The experiments yielded surprising results.

A false color image shows Europa’s surprising surface. The inset includes regions where crustal plates appear to have broken up and rafted to new positions. (Credit: NASA/JPL). Click/Tap for larger image.
A false color image shows Europa’s surprising surface. The inset includes regions where crustal plates appear to have broken up and rafted to new positions. (Credit: NASA/JPL). Click/Tap for larger image.

Modeling approaches had assumed that most of the heat generated by the process comes from friction at the boundaries between the ice grains. That would mean that the size of the grains influences the amount of heat generated. But McCarthy found similar results even when she substantially altered the grain size in her samples, suggesting that grain boundaries are not the primary heat-generators in the process.

The findings, published in Earth and Planetary Science Letters,  suggest that most of the heat actually comes from defects that form in the ice’s crystalline lattice as a result of deformation. Those defects create more heat than would be expected from the grain boundaries.

“Christine discovered that, relative to the models the community has been using, ice appears to be an order of magnitude more dissipative than people had thought,” Cooper says. More dissipation equals more heat, and that could have implications for Europa.

“The beauty of this is that once we get the physics right, it becomes wonderfully extrapolative,” Cooper says. “Those physics are first order in understanding the thickness of Europa’s shell. In turn, the thickness of the shell relative to the bulk chemistry of the moon is important in understanding the chemistry of that ocean. And if you’re looking for life, then the chemistry of the ocean is a big deal.”

The NASA Program in Planetary Geology and Geophysics and the NSF Program in Geophysics supported the study which is published in Earth and Planetary Science Letters.

Source: Republished from Futurity.org as a derivative work under the Attribution 4.0 International license. Original article posted to Futurity by .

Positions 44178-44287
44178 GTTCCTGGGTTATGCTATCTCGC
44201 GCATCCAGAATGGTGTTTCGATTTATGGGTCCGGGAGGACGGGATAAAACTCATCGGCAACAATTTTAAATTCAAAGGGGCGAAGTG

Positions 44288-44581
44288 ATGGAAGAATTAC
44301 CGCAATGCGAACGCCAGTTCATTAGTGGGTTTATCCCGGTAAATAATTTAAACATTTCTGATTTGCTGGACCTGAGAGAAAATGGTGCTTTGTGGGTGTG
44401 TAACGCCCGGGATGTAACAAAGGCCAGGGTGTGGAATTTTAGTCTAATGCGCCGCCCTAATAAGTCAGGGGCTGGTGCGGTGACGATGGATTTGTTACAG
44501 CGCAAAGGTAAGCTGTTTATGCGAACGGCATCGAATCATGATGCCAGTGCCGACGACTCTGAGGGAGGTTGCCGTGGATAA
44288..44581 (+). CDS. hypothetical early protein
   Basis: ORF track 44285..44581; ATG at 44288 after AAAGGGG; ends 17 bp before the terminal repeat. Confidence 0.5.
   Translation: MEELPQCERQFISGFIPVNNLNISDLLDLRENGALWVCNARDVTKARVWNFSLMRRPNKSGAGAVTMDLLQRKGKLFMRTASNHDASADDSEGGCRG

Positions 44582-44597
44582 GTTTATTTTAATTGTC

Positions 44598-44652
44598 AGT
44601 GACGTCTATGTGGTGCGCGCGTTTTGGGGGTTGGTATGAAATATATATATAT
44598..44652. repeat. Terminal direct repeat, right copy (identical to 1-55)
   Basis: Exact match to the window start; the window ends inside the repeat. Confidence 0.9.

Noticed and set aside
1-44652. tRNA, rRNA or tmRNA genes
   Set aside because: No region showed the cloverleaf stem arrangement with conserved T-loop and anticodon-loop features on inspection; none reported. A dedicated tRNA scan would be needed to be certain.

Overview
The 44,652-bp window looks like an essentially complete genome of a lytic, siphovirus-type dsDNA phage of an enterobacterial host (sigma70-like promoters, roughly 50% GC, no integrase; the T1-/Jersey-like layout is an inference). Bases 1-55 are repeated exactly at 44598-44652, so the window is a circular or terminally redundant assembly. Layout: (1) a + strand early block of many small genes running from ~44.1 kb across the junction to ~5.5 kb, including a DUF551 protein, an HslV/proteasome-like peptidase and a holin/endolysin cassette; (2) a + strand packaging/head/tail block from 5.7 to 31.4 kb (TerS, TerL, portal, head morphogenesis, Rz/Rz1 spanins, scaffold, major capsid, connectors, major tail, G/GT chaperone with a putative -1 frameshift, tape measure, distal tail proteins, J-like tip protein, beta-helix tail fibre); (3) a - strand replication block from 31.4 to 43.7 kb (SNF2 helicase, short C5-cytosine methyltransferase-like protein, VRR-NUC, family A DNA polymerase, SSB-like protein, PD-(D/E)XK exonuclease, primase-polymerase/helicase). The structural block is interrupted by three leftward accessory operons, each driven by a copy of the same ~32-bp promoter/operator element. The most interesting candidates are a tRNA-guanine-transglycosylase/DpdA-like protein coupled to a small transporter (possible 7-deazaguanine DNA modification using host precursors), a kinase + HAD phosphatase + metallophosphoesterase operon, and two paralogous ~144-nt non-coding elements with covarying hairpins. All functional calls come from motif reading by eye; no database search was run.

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[Video] Here’s the Technology that NASA will use to Build Spacecraft that Ride the Solar Wind

A recent article on the NASA website reveals that a revolutionary technology for powering spacecraft by riding the solar wind and propelling themselves to the edge of the solar system in record time. Called the Heliopause Electrostatic Rapid Transit System (HERTS), this amazing technology sounds like something out a science fiction novel, but in fact, modeling and testing of this solar e-sail concept has started at NASA’s Marshall Space Flight Center in Huntsville, Alabama.

The fascinating details of the design and testing of this revolutionary propulsion system are described in a very interesting and detailed article on the NASA website:

The test results will provide modeling data for the Heliopause Electrostatic Rapid Transit System (HERTS). The proposed HERTS E-Sail concept, a propellant-less propulsion system, would harness solar wind to travel into interstellar space.

“The sun releases protons and electrons into the solar wind at very high speeds — 400 to 750 kilometers per second,” said Bruce Wiegmann an engineer in Marshall’s Advanced Concepts Office and the principal investigator for the HERTS E-Sail. “The E-Sail would use these protons to propel the spacecraft.”

NASA engineer Bruce Wiegmann, principal investigator for the HERTS E-Sail, demonstrates the long, thin wires that will construct the E-Sail. Each tether is extremely thin, only 1 millimeter -- the width of a standard paperclip -- and very long, 12.5 miles. Credits: NASA/MSFC/Emmett Given
NASA engineer Bruce Wiegmann, principal investigator for the HERTS E-Sail, demonstrates the long, thin wires that will construct the E-Sail. Each tether is extremely thin, only 1 millimeter — the width of a standard paperclip — and very long, 12.5 miles.
Credits: NASA/MSFC/Emmett Given